MedDRA system organ class

Frequency

Adverse effects

Clinically important side effects are in italics

Infections and Infestations

not known

Opportunistic infections (including fatal outcome)

Neoplasms benign, malignant and unspecified (including cysts and polyps)

common

Acute leukemias, bone marrow dysplasias; following long-term use.

Blood and lymphatic system disorders

common

Anaemia.

very common

Myelosuppression; onset 7-14 days, nadir 21-35 days, recovery 42-56 days; cumulative, dose related, delayed and often biphasic.

Nervous system disorders

very common

Ataxia, dizziness, headache.

common

Encephalopathy (high-dose therapy and dose-limiting).

not known

Muscular pain, status epilepticus, seizure, grand mal seizure.

Eye disorders

very common

Ocular toxicities, transient conjunctival flushing and blurred vision; retinal haemorrhages.

Cardiac disorders

very common

Hypotension, due to alcohol content of diluent (high-dose therapy)

not known

Tachycardia, chest pain

Vascular disorders

very common

Phlebitis.

rare

Veno-occlusive disease (high-dose therapy).

Respiratory, thoracic and mediastinal disorders

very common

Pulmonary toxicity1,interstitial fibrosis (with prolonged therapy and cumulative dose > 1400 mg/m2) Pneumonitis (for doses >450mg/m2).

rare

Interstitial fibrosis (with lower doses).

Gastrointestinal disorders

very common

emetogenic potential: >250 mg/m2 high; ≤250 mg/m2 high-moderate

very common

Nausea and vomiting, severe; begins within 2-4 h of administration and lasts for 4-6 h.

common

Anorexia, constipation, diarrhoea, stomatitis.

Hepatobiliary disorders

common

Hepatotoxicity, reversible, delayed up to 60 days after administration (high-dose therapy and dose-limiting), manifested by:

- bilirubin, reversible increase

- alkaline phosphatase, reversible increase

- SGOT, reversible increase.

Skin and subcutaneous tissue disorders

not known

extravasation hazard: vesicant

very common

Dermatitis with topical use improves with reduced concentration of compounded product, hyperpigmentation, transient, with accidental skin contact.

common

Alopecia, flushing (due to alcohol content of diluent; increased with administration times <1-2 h), injection site reaction.

Renal and urinary disorders

rare

Renal toxicity (for cumulative doses <1,000 mg/m2).

Reproductive system and breast disorders

rare

Gynecomastia.

not known

Infertility, teratogenesis.

1Pulmonary toxicity is also manifested as pneumonitis and interstitial lung disease in post-marketing experience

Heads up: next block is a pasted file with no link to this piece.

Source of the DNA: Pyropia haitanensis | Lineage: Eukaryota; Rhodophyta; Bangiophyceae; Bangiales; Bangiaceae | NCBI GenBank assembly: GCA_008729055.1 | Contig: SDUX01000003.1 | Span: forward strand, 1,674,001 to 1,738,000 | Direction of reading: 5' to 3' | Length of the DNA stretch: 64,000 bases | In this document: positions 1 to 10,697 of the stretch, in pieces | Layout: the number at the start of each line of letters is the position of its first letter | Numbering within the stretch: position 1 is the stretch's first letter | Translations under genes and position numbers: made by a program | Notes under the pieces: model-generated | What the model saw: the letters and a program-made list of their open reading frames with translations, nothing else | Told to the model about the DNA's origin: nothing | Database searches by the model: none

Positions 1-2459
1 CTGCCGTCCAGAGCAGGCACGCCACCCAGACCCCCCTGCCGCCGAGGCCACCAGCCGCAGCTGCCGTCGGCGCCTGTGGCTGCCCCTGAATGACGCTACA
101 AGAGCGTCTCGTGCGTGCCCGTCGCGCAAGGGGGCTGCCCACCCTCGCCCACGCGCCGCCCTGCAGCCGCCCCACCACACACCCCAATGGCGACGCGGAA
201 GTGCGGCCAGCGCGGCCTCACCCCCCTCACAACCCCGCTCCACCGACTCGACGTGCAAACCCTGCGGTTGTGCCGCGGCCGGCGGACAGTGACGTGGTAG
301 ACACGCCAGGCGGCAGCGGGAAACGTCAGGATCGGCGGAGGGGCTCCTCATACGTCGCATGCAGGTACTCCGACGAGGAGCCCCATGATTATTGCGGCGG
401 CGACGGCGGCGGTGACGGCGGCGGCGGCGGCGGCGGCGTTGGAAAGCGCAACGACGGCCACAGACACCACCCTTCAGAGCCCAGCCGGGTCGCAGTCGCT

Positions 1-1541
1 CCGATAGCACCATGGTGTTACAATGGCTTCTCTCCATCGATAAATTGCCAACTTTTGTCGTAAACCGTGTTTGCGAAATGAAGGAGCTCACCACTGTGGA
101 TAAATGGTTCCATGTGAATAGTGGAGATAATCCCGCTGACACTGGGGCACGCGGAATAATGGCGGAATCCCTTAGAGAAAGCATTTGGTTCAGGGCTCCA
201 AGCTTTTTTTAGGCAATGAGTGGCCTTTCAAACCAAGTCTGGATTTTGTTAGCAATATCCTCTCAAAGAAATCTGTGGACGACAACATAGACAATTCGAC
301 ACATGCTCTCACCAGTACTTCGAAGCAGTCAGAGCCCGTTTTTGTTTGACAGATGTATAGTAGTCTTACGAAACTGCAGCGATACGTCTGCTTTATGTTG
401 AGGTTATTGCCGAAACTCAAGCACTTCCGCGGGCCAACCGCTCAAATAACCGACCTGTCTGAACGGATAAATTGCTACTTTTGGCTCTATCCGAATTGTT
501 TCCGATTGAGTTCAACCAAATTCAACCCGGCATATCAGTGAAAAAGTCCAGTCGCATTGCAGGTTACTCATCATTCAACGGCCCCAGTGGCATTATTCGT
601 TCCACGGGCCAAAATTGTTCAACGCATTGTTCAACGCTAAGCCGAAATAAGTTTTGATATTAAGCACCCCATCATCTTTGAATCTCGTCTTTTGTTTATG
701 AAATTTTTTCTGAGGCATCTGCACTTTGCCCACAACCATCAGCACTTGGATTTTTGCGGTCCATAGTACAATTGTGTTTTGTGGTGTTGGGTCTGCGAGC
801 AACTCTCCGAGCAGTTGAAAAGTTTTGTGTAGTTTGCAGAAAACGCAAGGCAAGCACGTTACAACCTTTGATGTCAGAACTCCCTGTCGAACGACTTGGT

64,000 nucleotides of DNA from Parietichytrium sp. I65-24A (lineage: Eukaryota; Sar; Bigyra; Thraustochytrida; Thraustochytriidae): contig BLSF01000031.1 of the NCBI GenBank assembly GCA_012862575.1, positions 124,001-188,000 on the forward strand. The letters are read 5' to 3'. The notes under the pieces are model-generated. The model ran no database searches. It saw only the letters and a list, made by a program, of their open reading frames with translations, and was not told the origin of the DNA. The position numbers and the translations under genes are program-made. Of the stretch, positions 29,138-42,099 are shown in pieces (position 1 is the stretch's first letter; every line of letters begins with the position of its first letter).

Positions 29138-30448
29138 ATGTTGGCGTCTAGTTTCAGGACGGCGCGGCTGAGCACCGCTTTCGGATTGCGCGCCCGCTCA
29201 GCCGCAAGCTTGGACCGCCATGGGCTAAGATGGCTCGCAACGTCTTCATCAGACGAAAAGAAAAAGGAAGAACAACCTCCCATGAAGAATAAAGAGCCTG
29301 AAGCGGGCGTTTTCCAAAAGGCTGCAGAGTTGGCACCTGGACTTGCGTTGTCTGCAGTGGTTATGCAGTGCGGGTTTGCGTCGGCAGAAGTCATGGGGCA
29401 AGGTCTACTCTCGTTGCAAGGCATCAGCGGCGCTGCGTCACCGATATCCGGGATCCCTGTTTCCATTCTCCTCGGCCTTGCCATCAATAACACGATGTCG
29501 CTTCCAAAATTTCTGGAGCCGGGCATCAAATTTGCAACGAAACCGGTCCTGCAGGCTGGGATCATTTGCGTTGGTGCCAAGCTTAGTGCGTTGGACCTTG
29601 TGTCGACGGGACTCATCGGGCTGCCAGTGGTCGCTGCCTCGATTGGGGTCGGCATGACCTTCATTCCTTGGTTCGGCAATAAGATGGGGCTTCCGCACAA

Reporting of suspected adverse reactions

Reporting suspected adverse reactions after authorisation of the medicinal product is important. It allows continued monitoring of the benefit/risk balance of the medicinal product. Healthcare professionals are asked to report any suspected adverse reactions via the Yellow Card Scheme at: www.mhra.gov.uk/yellowcard or search for the MHRA Yellow Card in the Google Play or Apple App Store.

4.9 Overdose

The main symptom of intoxication is myelosuppression. In addition, the following serious side effects may occur:

Liver necrosis, interstitial pneumonitis, encephalomyelitis.

A specialized antidote is not available.

5. Pharmacological properties
5.1 Pharmacodynamic properties

Pharmacotherapeutic Group: Antineoplastic medicine, alkylating agent, nitrosourea ATC-Code: L01AD01

Carmustine alkylates DNA and RNA, has also been shown to inhibit several enzymes by carbamoylation of amino acids in proteins. It is thought that the antineoplastic and toxic activities of Carmustine may be due to metabolites.

5.2 Pharmacokinetic properties

Distribution

Intravenously administered Carmustine is rapidly degraded, with no drug intact detectable after 15 minutes. Because of the good lipid solubility and the lack of ionization at the physiological pH, Carmustine is very well transferred through the blood-brain barrier. Levels of radioactivity in the CSF are at least 50% higher than those measured concurrently in plasma

The kinetic of carmustine in humans is characterized by a two-chamber model. After the intravenous infusion over 1 hour, the carmustine-plasma level drops in a biphasic manner. The half life α accounts to 1-4 minutes and the half life β accounts to 18-69 minutes.

Metabolism

It is presumed that the metabolites of carmustine causes its antineoplastic and toxic activity.

Elimination

Approximately 60-70% of a total dose is excreted in the urine in 96 hours and about 10% as respiratory CO2. The fate of remainder is undetermined.

5.3 Preclinical safety data

Carmustine was embryotoxic and teratogenic in rats and embryotoxic in rabbits at dose levels equivalent to the human dose. Carmustine affected the fertlility of male rats at doses higher than the human dose. Carmustine, at clinically relevant dose levels, was carcinogenic in rats and mice.

6. Pharmaceutical particulars
6.1 List of excipients

Dehydrated Alcohol

6.2 Incompatibilities

Compatibility/ Incompatibility with Containers

The intravenous solution is unstable in polyvinyl chloride container. The carmustine solution can be administered from the glass bottles or polypropylene container only.

The pharmaceutical medicine should be used based on the instructions in Section 6.6 and not mixed up with other pharmaceutical medicines.